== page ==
History of St Michael’s

St Michael’s Church

St Michael’s Church dominates Bishop’s Stortford’s skyline. It is thought that there has been a place of worship on the site of the church since Saxon times.

The only Grade 1 list building in the town, the present St Michael’s was built around 600 years ago. It is a church full of interesting and intriguing details, ranging from the Maplesden monument commemorating a tragic 17th century family, to the monument dedicated to the memory of Cecil Rhodes, whose father was Vicar of St Michaels, and whose mother also has a memorial in the church yard.

Like all buildings of such age, St Michael’s had been subjected to numerous changes and alteration over the centuries. Many interesting details can still be seen today, including the pulpit – built by a local carpenter in 1658 for £5 – which features an adjustable floor to accommodate preachers of all shapes and sizes!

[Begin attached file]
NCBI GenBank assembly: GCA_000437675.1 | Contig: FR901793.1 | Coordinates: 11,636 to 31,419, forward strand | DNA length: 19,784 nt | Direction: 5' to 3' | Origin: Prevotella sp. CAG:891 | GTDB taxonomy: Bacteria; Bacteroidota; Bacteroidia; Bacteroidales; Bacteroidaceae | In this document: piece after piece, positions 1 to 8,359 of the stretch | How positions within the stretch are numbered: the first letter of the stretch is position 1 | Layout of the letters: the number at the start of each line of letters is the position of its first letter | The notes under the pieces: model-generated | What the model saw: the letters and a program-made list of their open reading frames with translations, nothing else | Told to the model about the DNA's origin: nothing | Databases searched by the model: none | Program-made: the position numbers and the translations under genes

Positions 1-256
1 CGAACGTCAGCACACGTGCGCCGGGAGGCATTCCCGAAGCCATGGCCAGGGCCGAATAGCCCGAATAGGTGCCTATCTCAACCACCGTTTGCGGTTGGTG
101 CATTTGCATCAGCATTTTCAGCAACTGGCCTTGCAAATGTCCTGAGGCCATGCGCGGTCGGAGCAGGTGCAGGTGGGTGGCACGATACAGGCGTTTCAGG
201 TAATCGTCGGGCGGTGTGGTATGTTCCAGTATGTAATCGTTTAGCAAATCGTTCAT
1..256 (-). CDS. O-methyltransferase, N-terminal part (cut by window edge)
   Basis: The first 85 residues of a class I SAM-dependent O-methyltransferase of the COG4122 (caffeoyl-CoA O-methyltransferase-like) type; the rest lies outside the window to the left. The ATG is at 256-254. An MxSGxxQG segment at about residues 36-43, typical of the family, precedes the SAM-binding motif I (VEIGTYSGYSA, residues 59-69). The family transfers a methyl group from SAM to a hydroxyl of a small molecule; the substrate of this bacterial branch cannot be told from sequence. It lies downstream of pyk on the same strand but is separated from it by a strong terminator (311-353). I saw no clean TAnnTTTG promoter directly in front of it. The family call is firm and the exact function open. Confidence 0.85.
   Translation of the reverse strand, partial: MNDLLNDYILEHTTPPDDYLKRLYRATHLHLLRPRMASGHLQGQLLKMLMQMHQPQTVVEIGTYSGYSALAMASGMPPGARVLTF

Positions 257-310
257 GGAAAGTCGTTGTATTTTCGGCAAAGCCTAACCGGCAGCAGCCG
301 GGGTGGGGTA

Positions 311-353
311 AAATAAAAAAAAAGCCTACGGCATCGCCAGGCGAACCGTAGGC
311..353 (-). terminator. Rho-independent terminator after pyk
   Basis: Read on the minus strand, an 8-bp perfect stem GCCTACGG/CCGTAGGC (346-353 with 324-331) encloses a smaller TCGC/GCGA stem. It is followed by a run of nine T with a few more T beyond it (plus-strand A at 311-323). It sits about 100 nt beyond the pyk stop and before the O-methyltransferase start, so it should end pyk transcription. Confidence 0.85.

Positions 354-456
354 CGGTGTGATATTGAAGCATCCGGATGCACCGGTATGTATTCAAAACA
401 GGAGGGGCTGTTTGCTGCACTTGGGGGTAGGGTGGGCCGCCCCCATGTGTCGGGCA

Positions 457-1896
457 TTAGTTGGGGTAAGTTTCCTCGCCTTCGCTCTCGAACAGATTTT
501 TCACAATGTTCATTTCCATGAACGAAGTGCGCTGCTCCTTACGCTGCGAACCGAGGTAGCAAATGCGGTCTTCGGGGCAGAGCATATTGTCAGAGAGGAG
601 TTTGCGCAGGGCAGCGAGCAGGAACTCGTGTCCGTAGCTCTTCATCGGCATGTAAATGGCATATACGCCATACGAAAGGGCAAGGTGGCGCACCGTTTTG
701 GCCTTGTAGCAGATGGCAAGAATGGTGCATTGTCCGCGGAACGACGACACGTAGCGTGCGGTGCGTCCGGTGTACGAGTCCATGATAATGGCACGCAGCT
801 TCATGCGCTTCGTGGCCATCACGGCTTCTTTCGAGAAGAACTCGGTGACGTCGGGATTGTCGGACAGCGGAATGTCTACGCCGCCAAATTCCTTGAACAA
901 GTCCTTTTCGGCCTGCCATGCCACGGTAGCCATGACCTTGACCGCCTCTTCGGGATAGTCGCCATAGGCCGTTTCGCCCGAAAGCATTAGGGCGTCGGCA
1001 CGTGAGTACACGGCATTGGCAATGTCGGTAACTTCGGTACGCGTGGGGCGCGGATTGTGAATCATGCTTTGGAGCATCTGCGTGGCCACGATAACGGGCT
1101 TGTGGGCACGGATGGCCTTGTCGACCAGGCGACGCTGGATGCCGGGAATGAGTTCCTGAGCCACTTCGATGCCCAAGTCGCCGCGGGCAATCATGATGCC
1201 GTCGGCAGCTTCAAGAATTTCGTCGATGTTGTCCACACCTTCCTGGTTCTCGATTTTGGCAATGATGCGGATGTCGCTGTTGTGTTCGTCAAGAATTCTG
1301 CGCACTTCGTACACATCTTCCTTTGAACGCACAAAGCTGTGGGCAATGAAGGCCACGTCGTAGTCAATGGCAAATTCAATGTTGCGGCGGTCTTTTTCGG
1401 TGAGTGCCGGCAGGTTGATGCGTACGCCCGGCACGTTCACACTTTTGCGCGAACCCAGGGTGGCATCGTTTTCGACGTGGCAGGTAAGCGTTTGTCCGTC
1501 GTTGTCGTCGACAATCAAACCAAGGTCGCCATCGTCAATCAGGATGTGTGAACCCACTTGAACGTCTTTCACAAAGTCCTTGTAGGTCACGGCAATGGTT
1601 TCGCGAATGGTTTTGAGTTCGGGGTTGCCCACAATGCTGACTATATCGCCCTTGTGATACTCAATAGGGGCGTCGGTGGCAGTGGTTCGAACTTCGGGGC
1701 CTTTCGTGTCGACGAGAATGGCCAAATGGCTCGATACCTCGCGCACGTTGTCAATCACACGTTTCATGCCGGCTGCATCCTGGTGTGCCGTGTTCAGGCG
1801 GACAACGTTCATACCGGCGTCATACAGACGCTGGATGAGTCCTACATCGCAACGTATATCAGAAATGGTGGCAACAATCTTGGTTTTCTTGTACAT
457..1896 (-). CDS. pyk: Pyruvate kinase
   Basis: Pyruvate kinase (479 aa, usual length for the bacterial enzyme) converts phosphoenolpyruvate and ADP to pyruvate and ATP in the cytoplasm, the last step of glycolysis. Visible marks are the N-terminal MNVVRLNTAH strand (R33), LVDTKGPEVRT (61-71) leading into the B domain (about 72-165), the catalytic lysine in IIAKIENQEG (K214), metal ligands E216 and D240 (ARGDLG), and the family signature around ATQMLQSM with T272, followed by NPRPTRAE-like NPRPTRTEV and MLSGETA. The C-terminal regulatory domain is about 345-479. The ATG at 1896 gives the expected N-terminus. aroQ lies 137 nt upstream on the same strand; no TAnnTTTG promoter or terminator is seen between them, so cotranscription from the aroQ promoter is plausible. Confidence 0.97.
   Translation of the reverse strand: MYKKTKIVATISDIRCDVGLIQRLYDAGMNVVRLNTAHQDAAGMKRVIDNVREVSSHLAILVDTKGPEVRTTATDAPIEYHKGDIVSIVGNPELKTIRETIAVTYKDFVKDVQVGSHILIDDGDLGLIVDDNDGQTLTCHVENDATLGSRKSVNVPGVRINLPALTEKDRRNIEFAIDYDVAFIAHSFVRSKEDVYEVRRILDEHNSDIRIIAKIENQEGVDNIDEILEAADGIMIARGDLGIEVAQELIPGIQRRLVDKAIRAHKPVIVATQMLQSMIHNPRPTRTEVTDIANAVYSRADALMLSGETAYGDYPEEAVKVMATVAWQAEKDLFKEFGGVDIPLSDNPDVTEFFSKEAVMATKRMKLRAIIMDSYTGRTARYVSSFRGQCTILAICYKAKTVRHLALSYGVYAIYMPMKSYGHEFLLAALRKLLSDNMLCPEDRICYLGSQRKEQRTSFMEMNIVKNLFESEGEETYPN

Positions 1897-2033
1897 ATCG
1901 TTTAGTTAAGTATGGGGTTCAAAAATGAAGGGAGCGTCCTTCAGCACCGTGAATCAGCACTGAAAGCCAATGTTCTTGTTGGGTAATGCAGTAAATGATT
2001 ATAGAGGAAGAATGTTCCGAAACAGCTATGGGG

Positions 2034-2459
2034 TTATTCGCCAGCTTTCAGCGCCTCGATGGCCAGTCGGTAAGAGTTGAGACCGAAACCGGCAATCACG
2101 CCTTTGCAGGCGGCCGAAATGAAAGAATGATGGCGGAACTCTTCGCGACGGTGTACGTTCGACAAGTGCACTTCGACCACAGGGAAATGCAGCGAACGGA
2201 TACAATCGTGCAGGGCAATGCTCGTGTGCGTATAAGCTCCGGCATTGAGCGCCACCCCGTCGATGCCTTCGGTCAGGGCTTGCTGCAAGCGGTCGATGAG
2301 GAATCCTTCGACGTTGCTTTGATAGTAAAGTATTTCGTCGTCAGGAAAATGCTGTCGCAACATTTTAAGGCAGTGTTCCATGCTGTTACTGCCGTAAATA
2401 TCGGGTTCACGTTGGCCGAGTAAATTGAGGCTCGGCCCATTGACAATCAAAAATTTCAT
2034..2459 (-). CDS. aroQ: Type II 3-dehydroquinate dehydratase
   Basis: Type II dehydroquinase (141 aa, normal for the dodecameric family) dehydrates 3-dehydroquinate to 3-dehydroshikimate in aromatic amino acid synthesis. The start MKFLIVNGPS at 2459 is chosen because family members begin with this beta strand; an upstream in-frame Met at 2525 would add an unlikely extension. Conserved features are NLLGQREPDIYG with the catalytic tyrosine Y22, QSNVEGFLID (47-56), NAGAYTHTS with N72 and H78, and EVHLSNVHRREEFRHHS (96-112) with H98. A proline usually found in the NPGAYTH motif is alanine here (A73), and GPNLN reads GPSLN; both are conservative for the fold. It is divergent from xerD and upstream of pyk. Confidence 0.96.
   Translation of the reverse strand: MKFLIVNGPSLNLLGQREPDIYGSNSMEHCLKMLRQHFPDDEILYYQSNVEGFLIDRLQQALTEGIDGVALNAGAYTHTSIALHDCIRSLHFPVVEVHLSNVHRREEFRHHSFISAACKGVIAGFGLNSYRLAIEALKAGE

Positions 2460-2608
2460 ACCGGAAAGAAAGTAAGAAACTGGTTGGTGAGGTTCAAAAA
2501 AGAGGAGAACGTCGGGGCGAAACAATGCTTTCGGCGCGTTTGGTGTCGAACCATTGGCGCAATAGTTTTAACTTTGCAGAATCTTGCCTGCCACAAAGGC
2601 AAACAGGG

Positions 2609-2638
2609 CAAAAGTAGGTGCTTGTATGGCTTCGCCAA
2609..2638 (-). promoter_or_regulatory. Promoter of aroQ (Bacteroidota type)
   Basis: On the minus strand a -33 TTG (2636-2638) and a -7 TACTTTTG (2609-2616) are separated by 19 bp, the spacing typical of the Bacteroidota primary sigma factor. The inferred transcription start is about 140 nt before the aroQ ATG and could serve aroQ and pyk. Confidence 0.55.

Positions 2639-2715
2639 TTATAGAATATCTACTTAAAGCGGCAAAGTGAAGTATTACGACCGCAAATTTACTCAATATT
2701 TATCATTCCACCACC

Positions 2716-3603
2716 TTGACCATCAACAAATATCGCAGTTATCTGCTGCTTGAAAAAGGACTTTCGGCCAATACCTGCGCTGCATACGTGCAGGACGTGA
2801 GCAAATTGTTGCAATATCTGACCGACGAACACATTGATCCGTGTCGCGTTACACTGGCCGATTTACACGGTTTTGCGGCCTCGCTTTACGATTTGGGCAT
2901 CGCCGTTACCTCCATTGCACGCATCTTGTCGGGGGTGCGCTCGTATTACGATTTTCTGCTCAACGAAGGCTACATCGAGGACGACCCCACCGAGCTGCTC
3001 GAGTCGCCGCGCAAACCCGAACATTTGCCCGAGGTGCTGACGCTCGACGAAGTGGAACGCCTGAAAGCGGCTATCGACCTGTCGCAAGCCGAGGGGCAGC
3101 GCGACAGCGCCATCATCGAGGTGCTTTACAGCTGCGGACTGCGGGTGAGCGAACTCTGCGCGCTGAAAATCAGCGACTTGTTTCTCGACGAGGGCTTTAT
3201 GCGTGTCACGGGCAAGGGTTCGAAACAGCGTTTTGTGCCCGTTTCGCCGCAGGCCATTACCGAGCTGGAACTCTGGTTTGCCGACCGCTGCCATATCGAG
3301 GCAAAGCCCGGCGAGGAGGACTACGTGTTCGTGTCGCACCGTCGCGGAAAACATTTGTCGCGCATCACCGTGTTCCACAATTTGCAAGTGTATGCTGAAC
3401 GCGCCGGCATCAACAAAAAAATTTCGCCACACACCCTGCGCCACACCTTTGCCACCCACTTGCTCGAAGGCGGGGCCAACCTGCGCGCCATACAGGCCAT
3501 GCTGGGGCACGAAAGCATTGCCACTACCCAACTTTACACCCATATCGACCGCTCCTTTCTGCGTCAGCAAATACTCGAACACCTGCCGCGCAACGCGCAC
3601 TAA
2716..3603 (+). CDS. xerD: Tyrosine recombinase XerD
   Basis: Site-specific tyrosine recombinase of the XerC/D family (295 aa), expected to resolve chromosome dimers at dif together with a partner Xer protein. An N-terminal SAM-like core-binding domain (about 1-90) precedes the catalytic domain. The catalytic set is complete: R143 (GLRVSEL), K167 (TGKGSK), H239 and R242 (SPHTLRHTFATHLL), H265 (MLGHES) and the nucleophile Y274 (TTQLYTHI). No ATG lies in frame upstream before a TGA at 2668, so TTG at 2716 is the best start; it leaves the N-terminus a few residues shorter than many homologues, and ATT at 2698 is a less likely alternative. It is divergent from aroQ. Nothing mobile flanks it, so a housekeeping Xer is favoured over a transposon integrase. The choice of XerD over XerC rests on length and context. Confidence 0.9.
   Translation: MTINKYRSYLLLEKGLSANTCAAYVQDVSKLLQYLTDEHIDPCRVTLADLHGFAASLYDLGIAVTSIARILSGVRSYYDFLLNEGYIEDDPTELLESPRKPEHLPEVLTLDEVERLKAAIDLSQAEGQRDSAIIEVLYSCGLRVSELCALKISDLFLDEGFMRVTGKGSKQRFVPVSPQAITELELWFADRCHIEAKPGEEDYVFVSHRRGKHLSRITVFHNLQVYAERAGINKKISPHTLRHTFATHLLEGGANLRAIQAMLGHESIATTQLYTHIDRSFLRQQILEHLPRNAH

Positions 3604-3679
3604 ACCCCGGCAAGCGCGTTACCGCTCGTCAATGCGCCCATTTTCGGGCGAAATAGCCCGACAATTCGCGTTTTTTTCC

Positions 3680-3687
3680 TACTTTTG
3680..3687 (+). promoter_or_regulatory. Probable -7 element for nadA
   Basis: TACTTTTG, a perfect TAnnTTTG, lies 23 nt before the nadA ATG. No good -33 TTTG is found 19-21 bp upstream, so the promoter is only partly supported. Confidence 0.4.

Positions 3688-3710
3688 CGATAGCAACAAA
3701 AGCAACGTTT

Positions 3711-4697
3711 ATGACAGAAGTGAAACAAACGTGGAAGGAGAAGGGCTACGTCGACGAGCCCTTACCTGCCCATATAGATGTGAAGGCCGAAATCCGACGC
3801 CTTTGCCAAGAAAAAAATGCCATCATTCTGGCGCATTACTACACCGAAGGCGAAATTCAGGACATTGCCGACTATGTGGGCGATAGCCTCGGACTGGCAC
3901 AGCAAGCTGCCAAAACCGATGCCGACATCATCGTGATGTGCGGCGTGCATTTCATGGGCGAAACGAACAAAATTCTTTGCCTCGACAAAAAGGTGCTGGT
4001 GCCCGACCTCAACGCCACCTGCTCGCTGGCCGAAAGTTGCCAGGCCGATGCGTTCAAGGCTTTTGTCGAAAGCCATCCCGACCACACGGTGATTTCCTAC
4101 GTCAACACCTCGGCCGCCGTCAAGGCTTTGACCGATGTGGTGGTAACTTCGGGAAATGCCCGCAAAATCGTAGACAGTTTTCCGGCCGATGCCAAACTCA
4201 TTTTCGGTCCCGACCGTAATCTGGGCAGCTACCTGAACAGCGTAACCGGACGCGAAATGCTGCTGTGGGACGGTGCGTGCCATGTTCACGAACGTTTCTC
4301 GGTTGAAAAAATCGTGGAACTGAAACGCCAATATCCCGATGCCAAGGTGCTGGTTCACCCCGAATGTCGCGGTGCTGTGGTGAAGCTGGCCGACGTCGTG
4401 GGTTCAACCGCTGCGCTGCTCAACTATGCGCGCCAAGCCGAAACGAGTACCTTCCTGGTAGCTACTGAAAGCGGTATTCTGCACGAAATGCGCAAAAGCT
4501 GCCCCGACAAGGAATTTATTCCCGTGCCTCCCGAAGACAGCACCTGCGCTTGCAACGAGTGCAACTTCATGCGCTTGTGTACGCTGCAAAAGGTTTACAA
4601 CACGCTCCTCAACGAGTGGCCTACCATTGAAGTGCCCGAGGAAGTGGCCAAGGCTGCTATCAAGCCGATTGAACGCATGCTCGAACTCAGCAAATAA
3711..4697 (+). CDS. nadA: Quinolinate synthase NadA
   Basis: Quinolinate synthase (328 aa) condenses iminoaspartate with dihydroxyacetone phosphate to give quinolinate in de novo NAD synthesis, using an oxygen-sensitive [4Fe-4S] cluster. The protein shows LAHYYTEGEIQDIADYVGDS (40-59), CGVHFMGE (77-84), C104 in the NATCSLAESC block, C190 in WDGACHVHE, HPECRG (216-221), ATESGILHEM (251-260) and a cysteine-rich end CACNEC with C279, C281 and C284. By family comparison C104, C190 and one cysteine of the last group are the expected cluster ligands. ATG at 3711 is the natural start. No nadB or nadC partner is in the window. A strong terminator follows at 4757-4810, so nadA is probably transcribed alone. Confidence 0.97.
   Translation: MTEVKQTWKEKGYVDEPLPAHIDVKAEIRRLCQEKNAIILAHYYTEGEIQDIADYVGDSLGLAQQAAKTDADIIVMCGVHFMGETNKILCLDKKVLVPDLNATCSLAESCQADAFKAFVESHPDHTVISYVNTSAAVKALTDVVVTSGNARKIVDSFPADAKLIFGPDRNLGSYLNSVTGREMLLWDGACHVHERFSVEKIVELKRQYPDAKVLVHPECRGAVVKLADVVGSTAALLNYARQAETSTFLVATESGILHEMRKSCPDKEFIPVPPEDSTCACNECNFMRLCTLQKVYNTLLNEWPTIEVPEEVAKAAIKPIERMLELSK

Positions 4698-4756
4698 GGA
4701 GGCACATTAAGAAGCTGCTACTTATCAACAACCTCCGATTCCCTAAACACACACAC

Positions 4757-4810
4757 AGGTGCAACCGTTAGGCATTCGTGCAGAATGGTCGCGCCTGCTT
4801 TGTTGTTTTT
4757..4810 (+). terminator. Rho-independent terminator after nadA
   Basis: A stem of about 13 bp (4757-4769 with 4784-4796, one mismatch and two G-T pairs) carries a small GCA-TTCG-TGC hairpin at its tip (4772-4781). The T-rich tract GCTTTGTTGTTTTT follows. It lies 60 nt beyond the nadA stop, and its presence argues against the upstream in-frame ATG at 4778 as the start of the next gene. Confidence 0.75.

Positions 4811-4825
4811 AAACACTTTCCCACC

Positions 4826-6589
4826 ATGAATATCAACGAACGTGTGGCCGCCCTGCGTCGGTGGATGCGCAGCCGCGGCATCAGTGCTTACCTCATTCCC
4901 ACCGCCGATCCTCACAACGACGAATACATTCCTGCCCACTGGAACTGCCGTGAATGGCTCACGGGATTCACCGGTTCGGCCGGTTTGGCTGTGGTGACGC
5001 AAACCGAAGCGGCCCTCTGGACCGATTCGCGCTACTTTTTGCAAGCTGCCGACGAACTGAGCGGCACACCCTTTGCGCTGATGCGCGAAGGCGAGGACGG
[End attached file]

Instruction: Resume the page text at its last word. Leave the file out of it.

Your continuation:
The Choir stalls were originally part of St Paul’s and have unusual misericords, which have been a source of study for many people.

Whilst the lower part of the Rood Screen is original, the Rood has been removed.

Another unusually historic item of significance is our font, which pre-dates the rest of the building by some distance and is estimated to be over 900 years old.

In more recent times the church has been lucky enough to have seen a highly modern church hall built with the aid of St Joseph’s Catholic church. The Windhill Churches Centre is used by both churches and serves the community with modern facilities and an adaptable layout.

A registered charity, promoting & preserving St. Michael's Church, Bishops Stortford